President Dmitry Medvedev says Russia will spend $600 million on a nuclear-powered spacecraft to take men to Mars, and beyond. Is it safe?
Vladimir Rodionov, RIA Novosti, Presidential Press Service/AP
But Russian engineers say they have a breakthrough design for such a craft, which could leapfrog them way ahead in the international race to build a manned spacecraft that can cover vast interplanetary distances.
They claim they’ll be ready to build one as early as 2012.
In a meeting with top Russian space scientists Wednesday, President Dmitry Medvedev gave the nuke-powered space craft a green light and pledged to come up with the cash to cover its $600-million price tag.
“It’s a very serious project, and we need to find the money,” Mr. Medvedev told the scientists.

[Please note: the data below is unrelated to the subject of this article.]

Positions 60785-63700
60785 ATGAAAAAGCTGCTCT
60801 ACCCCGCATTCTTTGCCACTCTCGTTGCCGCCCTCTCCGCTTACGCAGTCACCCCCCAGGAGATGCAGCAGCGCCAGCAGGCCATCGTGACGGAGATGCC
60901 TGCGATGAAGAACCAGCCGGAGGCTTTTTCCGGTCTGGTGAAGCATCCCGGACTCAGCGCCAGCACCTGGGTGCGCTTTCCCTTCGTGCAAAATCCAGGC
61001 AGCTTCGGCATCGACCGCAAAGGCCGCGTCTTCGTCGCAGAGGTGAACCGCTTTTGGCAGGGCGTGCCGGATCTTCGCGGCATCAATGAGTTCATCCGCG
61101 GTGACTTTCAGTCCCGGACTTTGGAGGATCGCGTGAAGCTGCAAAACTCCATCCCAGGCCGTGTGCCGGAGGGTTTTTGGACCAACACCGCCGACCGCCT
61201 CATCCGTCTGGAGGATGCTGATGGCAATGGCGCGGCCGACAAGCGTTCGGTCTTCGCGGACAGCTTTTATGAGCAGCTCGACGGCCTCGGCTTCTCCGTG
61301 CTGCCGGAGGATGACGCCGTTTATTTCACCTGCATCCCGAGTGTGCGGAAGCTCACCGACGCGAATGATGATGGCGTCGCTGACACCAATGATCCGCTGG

Small nuclear reactors and atomic batteries have long been used to power unmanned spy satellites, and both NASA and the former Soviet space program spent huge sums trying to design a safe system that could propel a spacecraft once it left the Earth’s atmosphere (see Project Orion and Project Prometheus), analogous to the way nuclear-powered submarines operate.
Most manned spacecraft are propelled by chemical rockets, and supplement their energy needs with solar panels. But experts say existing rocket technology would be impractical for long-distance flights, even for a voyage to our nearest planetary neighbor, Mars.
“The energy requirements for a three-year flight is very great, and that calls for a technology that can deliver a lot of power,” says Andrei Ionin, an independent Moscow-based space expert.